The Bear Chased Us. Then We Chased the Bear.

May 14, 2021
(Source: New York Times )

The bear chased us. Then we chased the bear.

I was 7. Brent, 9. The bear's age, unknown.

The two of us, behind my house, running from the bear, then at it.

That we chose to chase a black bear is confusing, its weight several times that of mine and Brent's combined, the length of its claws shorter than the sticks we were holding, yet somehow more menacing.

But we did. We chased it. Not for long. But for long enough to convey that eating us would be a chore.

To be fair, this sort of thing wasn't outside of my character.

At 4, I begged my father to take off my life jacket at the pool even though I didn't know how to swim, then I ran away at full speed and dove into the deep end.

At 5, I begged my father to let me push our shopping cart at Zellers, then I ran away with it at full speed and smashed it into a glass cabinet full of cameras.

At 6, I begged my parents to let me go bicycling on my own, then I rode as fast as I could and crashed so badly that my head, face and limbs were covered in blood. An old man stopped his car and took my bloodied body to my home. When I regained consciousness, I found myself sitting on the couch in our living room, facing the window, wailing at full volume, with my mother tending to me on my left and Brent's mother, Mary, tending to me on my right.

Time and again, I threw caution to the wind. But I rarely did so with Brent (chases of black bears notwithstanding).

Though just two years my senior, he was, in many ways, my protector. The only person I trusted and felt safe with. A true friend.

When I got sick and couldn't go out to play, he was the one who acted like a clown on my lawn, making faces and falling down to get me to laugh and lift my spirits.

When I saw a bottle of beer in his refrigerator and asked for a sip, he was the one who reminded me that my family didn't drink, then called for my mother, who appeared at his door seemingly out of thin air and yelled at me to come home.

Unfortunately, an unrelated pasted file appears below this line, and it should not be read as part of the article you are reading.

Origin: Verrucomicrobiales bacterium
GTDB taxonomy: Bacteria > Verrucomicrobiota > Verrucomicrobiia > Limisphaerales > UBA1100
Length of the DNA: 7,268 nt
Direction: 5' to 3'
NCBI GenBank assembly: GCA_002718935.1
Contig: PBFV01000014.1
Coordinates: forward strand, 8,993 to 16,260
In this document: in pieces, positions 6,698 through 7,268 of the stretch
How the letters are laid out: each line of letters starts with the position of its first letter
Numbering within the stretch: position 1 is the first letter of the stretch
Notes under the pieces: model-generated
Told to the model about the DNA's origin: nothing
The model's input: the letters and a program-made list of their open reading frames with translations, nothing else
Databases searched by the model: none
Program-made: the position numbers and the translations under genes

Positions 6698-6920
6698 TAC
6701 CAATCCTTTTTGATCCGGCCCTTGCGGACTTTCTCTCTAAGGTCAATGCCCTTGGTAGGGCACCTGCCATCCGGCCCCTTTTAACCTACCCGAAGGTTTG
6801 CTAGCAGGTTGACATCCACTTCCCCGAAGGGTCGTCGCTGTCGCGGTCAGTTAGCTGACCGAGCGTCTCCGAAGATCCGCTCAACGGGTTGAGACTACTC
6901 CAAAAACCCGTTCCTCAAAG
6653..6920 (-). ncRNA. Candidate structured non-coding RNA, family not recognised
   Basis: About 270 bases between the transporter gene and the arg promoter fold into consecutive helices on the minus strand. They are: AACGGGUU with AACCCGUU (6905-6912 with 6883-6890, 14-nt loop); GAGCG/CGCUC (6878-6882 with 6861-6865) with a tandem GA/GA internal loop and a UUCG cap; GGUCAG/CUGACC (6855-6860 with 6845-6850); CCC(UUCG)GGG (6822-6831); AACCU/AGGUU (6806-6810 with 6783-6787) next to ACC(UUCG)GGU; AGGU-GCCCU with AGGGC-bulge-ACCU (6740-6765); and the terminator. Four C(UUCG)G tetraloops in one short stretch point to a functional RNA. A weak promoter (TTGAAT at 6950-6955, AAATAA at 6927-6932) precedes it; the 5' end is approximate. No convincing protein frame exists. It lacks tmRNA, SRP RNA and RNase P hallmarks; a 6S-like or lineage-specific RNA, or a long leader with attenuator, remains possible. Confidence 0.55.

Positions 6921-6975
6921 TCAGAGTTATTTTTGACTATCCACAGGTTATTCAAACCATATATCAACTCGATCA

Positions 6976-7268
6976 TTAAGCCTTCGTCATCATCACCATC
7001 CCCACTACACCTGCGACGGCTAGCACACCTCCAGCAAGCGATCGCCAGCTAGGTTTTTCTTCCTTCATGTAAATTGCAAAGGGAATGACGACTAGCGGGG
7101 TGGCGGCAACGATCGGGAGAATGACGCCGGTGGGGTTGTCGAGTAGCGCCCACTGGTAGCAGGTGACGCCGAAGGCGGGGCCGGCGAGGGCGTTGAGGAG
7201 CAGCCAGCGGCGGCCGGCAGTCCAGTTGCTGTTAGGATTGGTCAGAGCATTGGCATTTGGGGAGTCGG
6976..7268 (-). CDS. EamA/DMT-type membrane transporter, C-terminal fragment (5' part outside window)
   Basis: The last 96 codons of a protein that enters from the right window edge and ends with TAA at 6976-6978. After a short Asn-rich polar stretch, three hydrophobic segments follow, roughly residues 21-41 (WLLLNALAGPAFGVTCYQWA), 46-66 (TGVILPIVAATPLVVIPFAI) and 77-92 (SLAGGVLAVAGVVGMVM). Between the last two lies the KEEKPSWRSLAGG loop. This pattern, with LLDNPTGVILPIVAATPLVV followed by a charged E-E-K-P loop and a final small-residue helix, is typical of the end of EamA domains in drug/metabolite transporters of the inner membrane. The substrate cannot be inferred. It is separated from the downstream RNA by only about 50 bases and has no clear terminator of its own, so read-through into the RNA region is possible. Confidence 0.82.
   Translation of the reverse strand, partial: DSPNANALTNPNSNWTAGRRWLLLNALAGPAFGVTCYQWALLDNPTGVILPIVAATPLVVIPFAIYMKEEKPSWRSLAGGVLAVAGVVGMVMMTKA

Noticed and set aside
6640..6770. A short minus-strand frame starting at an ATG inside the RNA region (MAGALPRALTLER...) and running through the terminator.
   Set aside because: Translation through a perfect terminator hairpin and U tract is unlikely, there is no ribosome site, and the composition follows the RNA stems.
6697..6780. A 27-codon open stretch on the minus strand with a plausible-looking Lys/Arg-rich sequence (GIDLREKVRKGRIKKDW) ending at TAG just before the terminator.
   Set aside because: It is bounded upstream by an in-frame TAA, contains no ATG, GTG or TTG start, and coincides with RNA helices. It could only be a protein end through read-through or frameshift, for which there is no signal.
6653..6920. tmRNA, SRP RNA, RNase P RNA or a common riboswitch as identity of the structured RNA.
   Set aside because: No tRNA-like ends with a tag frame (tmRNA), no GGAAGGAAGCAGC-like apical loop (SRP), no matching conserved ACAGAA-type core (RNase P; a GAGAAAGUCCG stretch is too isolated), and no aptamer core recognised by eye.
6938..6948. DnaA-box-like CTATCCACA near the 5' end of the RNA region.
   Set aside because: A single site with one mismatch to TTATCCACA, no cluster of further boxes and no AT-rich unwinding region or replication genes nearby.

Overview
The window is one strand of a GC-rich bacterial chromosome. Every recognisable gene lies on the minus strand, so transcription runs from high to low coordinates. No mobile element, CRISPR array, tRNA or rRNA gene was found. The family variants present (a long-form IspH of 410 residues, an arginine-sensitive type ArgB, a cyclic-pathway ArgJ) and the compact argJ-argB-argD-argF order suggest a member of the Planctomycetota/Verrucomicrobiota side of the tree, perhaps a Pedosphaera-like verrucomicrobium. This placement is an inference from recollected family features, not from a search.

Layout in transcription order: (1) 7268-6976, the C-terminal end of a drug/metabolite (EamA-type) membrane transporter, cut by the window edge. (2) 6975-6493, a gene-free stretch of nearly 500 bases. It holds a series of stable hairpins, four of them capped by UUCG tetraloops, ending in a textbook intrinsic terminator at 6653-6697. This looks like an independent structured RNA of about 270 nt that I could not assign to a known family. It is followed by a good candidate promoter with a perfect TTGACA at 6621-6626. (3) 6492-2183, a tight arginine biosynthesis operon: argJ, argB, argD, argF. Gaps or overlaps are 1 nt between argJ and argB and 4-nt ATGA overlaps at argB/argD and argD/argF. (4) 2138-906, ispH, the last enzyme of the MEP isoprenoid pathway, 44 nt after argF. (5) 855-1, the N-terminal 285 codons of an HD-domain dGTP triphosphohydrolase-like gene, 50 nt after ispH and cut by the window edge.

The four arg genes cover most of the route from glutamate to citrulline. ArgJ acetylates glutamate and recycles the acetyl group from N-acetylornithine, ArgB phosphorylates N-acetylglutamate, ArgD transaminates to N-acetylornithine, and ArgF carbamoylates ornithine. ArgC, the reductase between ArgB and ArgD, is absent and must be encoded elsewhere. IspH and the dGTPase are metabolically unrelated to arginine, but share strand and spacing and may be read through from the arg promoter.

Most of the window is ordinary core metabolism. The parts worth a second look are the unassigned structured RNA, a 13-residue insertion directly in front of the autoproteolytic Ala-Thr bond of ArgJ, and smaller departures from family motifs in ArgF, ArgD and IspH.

When I fell flat on my back from high in a tree, he was the one who knelt by my side as I regained my wind, allowing me time to marvel at the plywood haphazardly strewn on the branches above, that, somehow, had lacked the structural integrity to keep me aloft.

Though he, too, was only a child, he was there for me, no matter the circumstance.

And my mother credits Ron.

Brent and his mother, Mary, had lived with Mary's parents in Annapolis Valley, Nova Scotia before becoming our neighbors. This was in the early 1980s when Brent was a toddler and Mary was a single mother in her 20s. Her friends, in an effort to set her up, had convinced her to attend a singles dance in the Valley. That's where she met Ron. They hit it off, fell in love and moved to Lower Sackville, next door to us, where Ron worked construction and Mary was a nurse.

Ron was a good role model for Brent. He was strict, gave Brent responsibilities and spent quality time with him. They went fishing, off-roading and snowmobiling together, and Brent always pitched in and helped out whenever Ron removed the roof panels from his T-Top Trans Am.

And as Ron was generous with Brent, so, too, was their family generous with us.

When Ron and Mary had a barbecue, my parents were invited. When Ron and Brent watched "Revenge of the Ninja," I joined them, too. When Brent's family had dinner, I was welcomed to stay — gushing to my mother after one meal that I had just eaten the "best food ever made" — only for Mary to explain to my mother that the "dish" she had served was a box of Kraft Macaroni and Cheese with slices of boiled hot dogs, confirming forever I was a child with great taste.

Over and over, Brent and his family were warm, neighborly and genuine. And that mattered. Especially for us, a family of immigrants settling into our first home and hoping for the best.